Wall Street bulls charge into crypto
Will Silicon Valley successfully compete with Tether?
Record prices without the euphoria
This Tuesday, Bitcoin’s price soared to $66,888, with little public excitement. Social metrics aren't anything to write home about, yet.
Social media activity and search volume is still lower than it was in April, despite Bitcoin’s price record:
Who’s been buying Bitcoin in the last two weeks, then? Industry insiders and institutions. Confirming this guess are BC2C, and the CME data:
B2C2, one of the largest cryptocurrency liquidity providers, reported mostly institutional buying in the last two weeks, with retail still on the sidelines. The institutional oriented CME was also the first major exchange to break out to new Open Interest records, a few days before the price record, passing $3.26B on the 14th and $5.09B by the time of writing.
Open interest on the CME was also affected by the first Bitcoin Futures ETF launched on Tuesday, becoming the fastest growing ETF in history to hit $1 billion in assets.
While real FOMO hasn’t started yet, there are some encouraging numbers: Bitcoin on-chain accounts with over 1,000 Bitcoin are less than in April, though this has been recently going upwards.
Bitcoin’s on exchanges, reflecting coins which may be available for sale, dropped since Tuesday to a new 3 year low, reaching 13% of the supply.
Showing the growing draw of cryptocurrency, Facebook announced this week its own stablecoin wallet and prominent Silicon Valley investor Sam Altman launched WorldCoin. Will Silicon Valley be able to compete with the successes of Tether?
The natural speculative market cycle will likely result in a similar situation as previous cycles, as institutions and professionals sell their holdings to the retail speculators, who get caught holding when the bear returns.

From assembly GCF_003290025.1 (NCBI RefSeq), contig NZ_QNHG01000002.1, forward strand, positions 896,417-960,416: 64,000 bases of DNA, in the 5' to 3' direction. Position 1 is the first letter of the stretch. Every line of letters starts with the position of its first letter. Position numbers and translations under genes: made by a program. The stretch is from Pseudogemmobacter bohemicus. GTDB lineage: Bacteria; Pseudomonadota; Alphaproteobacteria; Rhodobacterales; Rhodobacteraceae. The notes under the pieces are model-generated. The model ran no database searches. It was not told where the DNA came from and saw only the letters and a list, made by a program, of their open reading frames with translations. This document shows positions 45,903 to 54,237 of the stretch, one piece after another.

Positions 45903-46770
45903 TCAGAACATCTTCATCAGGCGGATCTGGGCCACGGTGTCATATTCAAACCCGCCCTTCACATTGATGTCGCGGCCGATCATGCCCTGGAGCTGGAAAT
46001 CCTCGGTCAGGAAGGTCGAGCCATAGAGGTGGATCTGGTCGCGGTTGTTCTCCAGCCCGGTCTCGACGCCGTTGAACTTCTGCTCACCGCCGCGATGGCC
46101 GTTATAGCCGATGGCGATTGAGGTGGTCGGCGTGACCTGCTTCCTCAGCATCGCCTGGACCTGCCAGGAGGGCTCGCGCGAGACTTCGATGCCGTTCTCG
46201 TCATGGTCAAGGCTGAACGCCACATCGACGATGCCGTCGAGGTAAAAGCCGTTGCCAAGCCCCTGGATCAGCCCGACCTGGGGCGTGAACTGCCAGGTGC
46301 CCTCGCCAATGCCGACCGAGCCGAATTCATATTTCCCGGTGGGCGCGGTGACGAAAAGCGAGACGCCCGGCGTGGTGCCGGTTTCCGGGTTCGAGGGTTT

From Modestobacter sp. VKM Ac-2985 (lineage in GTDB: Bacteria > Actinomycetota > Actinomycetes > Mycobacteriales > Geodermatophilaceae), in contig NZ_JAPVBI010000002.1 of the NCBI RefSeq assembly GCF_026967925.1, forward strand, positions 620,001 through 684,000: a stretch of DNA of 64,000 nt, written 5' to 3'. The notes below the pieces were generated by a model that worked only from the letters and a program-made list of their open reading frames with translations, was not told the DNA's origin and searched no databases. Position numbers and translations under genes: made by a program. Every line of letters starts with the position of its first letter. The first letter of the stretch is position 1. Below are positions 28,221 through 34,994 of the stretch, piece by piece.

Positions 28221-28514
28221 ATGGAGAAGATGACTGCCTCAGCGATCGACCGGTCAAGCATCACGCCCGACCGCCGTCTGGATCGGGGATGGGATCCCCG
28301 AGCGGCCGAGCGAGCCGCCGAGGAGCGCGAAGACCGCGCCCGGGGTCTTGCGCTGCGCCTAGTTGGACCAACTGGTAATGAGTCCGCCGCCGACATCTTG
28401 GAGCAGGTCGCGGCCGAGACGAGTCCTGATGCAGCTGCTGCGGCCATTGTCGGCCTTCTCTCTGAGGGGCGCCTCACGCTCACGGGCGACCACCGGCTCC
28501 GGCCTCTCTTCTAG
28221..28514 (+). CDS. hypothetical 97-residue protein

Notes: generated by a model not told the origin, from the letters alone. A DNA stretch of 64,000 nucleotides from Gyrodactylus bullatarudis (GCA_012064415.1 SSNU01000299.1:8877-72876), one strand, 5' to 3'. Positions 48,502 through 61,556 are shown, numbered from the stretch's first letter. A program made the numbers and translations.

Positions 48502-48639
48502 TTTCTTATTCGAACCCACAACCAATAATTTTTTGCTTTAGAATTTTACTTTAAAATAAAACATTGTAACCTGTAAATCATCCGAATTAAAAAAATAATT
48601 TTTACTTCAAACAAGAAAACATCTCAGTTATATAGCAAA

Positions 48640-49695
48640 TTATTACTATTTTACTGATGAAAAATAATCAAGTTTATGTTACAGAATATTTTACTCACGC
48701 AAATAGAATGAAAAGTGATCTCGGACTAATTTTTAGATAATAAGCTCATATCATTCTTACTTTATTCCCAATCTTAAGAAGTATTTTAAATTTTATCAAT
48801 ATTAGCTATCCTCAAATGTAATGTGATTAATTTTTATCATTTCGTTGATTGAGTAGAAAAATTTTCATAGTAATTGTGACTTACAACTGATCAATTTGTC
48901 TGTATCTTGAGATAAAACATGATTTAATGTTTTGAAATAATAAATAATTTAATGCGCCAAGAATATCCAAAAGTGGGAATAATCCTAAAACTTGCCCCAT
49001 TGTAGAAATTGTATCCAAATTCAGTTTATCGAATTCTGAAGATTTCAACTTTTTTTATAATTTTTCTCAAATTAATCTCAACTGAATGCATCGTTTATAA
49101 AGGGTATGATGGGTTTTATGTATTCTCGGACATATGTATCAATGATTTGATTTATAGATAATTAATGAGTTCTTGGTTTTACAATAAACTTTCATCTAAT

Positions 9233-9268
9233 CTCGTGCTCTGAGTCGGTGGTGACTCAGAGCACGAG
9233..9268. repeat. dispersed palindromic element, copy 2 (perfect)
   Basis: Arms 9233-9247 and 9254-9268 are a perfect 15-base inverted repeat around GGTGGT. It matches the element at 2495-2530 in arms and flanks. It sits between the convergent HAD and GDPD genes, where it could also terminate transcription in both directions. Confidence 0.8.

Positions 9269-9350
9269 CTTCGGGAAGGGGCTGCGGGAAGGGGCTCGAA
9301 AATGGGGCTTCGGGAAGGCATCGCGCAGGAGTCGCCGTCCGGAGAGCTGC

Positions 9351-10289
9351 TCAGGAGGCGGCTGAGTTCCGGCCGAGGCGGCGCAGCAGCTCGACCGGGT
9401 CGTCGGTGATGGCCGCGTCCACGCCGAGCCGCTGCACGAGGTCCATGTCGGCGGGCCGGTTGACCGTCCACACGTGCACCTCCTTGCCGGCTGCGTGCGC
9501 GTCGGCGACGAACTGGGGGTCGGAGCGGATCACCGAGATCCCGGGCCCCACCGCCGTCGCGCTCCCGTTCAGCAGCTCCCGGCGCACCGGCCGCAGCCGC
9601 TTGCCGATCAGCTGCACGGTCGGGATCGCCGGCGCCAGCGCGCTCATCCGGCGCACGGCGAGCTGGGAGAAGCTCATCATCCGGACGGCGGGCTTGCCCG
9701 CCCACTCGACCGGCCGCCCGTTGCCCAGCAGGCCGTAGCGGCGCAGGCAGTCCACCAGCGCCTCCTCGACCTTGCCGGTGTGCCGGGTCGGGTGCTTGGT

Since our last newsletter Bitcoin has risen steadily from $55,000 and broke through the previous all time record price (made on April 14th 2021). Tuesday’s all-time record was $66,958 though leveraged quickly got out of hand and was followed by yesterday’s flash-crash. Bitcoin’s price descended to $61,800 before recovering to around $63,000 at the time of writing.
Low leverage during Tuesday's breakout, indicated by the perpetual funding rates, was close to 8 times lower than during April’s previous price record, showing that this price move is more spot driven and sustainable.
As you can see above, by Thursday funding rates started getting out of hand again, followed by the latest correction.
Changes in the exchange landscape: Through the summer, FTX exchange has gained users, coming into second place to Binance when counting OI in perpetual and futures contracts.
NFT trading is also not slowing in popularity, with over 900,000 people signing up for early access to Coinbase’s NFT market and growing trading volumes.
CBECI’s latest August 2021 mining data shows the new Bitcoin mining world order: US at the lead with 35.4% of the hashrate, Kazakhstan in second place with 18%, and Russia in third place with 11.9% .
News & links
Regulatory oversight has been the biggest theme of the last two weeks in cryptoland:
SEC fines Tether $41 million for ‘misleading’ information on USDT’s backing
Decentralized exchange Uniswap exchange hires former Obama spokesman
Chinese government tracks down 77 entities mining cryptocurrency with GPU on government property